Also - Kip is determined, in a way that we rarely see any more. His "I did it because I wanted to" attitude evokes more of the pulp origins of Conan than the  painful setup required these days to get a character to finally act - how far into Rogue One did we get before Jyn Erso finally decides she's going to protag? Also, the time taken to show him repairing the space suit doesn't just make the critical scenes where he relies on them on Pluto and on the moon believable, as a project he did seriously and competently, but the persistence shown that early in the story makes the lengths he drove himself to in those endeavors, as well as at the end, utterly believable of his character as well.

That determination is shared in Thorby, the slave boy who we meet at the beginning of the Kim-like Citizen of the Galaxy. This time though, his determination is focused on only one thing - survival - and he gets by on animal cunning.

But not for long. It wouldn't be a Heinlein novel if our heroes didn't learn what civilization was for. Baslim, a crippled beggar, buys him, and takes him in, and it is soon apparent that Baslim is far more than he appears - and while teaching Thorby history and math, also teaches him to observe, and act. 

Upon Baslim's death, Thorby follows plans put in place by his master-turned-father-figure, and escapes. On his travels, he discovers the good and bad of the trader culture, learns to run fire control solutions and kills a pirate, joins the Navy, and eventually is repatriated to his ancestral home, on earth, as it was discovered he is the heir to a massive interstellar business. But life here is hardly idyllic, despite the machinations to make it seem that way, and Thorby discovers exactly how vicious and deadly even those who only wield a pen can be.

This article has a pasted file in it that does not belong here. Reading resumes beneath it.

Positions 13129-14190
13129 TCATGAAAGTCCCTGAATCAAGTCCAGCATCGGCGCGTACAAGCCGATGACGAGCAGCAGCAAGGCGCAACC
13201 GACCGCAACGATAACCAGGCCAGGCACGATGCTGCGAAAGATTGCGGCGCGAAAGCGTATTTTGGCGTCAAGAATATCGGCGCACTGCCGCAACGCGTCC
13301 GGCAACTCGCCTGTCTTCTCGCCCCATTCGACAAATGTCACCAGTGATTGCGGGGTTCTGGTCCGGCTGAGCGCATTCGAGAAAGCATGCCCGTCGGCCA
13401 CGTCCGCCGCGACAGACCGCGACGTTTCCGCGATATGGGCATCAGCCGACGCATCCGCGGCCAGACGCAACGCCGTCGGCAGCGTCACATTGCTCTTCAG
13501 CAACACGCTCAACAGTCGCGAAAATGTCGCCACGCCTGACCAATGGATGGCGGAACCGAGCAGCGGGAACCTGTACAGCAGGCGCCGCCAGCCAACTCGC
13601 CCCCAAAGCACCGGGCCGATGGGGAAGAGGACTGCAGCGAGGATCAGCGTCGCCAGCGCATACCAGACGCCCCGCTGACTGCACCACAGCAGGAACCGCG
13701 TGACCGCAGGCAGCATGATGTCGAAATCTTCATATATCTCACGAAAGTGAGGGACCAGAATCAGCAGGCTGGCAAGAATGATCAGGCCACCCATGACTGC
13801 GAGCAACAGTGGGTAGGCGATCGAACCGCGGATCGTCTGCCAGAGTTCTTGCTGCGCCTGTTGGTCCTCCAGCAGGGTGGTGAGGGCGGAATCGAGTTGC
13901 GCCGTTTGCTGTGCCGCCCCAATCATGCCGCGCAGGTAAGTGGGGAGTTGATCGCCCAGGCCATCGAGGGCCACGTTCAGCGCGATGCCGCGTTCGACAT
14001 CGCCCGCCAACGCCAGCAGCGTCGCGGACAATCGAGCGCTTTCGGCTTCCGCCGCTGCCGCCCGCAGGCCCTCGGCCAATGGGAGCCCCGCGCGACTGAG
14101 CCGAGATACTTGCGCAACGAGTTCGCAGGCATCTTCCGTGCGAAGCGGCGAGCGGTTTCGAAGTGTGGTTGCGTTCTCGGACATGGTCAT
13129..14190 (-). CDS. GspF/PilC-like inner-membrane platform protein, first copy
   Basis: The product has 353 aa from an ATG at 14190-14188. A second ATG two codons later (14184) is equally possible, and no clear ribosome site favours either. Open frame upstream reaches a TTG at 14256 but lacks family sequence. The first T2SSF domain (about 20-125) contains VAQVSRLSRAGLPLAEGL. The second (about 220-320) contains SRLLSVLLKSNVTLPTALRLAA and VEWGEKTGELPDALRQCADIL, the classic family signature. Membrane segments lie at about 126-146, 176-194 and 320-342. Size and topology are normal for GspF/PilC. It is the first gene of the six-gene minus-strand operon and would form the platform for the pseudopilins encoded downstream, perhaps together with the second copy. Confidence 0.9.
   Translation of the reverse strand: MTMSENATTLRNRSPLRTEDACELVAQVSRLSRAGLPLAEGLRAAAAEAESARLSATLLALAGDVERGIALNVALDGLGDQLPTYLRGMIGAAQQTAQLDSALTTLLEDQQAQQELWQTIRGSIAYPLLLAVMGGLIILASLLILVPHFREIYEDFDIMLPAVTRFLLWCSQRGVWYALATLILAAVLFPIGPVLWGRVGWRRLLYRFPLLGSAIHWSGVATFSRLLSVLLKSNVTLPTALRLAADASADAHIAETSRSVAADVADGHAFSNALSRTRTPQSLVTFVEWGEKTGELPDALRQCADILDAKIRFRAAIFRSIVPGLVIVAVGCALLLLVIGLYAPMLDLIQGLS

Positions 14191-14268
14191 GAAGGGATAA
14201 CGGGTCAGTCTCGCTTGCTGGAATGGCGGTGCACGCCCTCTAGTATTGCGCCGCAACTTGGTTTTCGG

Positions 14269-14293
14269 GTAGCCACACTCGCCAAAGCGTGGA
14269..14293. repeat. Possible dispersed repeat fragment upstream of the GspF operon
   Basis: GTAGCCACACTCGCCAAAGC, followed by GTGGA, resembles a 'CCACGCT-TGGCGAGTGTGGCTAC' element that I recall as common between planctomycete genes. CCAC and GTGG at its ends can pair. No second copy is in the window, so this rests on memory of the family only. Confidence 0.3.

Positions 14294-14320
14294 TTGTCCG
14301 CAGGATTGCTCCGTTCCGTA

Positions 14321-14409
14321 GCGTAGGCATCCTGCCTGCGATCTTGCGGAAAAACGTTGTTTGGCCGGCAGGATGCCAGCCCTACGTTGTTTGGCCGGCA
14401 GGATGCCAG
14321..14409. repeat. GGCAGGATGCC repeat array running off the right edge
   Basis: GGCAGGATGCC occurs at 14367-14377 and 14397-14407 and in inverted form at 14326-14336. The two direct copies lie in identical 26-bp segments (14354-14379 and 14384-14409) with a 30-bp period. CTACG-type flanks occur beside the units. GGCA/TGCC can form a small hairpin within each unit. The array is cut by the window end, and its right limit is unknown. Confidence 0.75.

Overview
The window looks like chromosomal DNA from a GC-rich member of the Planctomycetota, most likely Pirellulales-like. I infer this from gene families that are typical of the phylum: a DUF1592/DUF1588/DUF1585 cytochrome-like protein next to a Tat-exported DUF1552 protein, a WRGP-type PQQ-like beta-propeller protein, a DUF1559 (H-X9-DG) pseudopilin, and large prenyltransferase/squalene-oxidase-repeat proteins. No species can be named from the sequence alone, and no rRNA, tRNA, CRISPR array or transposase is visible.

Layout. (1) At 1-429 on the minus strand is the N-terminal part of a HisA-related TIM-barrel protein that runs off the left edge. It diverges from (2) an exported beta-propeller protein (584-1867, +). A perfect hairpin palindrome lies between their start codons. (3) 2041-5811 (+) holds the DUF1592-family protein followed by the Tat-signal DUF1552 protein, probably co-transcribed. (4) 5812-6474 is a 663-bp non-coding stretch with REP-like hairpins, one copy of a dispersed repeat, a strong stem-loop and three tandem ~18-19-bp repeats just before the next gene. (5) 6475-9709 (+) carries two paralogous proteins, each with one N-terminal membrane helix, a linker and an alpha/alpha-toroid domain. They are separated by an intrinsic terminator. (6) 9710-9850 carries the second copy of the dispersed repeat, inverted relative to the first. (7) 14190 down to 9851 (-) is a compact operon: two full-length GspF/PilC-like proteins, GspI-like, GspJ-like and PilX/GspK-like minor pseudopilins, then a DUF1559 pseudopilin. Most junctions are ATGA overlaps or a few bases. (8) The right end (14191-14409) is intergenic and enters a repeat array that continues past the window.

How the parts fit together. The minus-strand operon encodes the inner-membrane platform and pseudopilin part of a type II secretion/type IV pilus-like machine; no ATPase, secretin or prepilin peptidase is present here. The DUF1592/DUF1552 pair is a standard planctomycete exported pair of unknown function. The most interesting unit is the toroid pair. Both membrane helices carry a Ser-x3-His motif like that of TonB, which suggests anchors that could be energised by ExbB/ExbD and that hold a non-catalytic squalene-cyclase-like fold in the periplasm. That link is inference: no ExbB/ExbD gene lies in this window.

At each step, his ability to learn, to observe and absorb, and act on that knowledge, are absolutely critical in gaining the skills and allies needed to succeed. His determination, needed to do the hard work to not only fit in, but master his new environments. And each is different: a corrupt slave culture, business and family-minded traders, a military heirarchy, and finally the business world.

A final theme throughout the story is responsibility. Thorby stays true to his promises, as do others about him, to their promises and oaths. 

In the end, the aliens here, are us. The evil people, are us - and so are the good people. Between the settings, the travels, and the lessons on life and people, this remains one of my favorite Heinlein books. 

Wednesday, February 15, 2017

The Power of Taking Responsibility

Among the many things discussed in the recent, fantastic video on the Architecture of Belief I mentioned yesterday with Stefan Molyneux and the psychologist Jordan Peterson, were issues of mindset, finding purpose, and the power of taking responsibility.

Now, I'd listened to Colin Flaherty's podcast "White Girl Bleed a Lot" for quite some time and highly recommend it, though I've cut down a lot. No, not because it's false - he bangs the drum ceaselessly over things people need to hear - it's just that, barring major newsworthy events, the story is, names and specific details varying, basically, depressingly, the same. Nevertheless, one of his regular guests worked as a prison psychologist, and he would make exactly that point as well. Taking responsibility for your choices and consequences is not only something those in prison avoid like the plague, but it is one of the most freeing things you can do. That the one's he has seen a change for the better in, it has been because they accepted responsibility.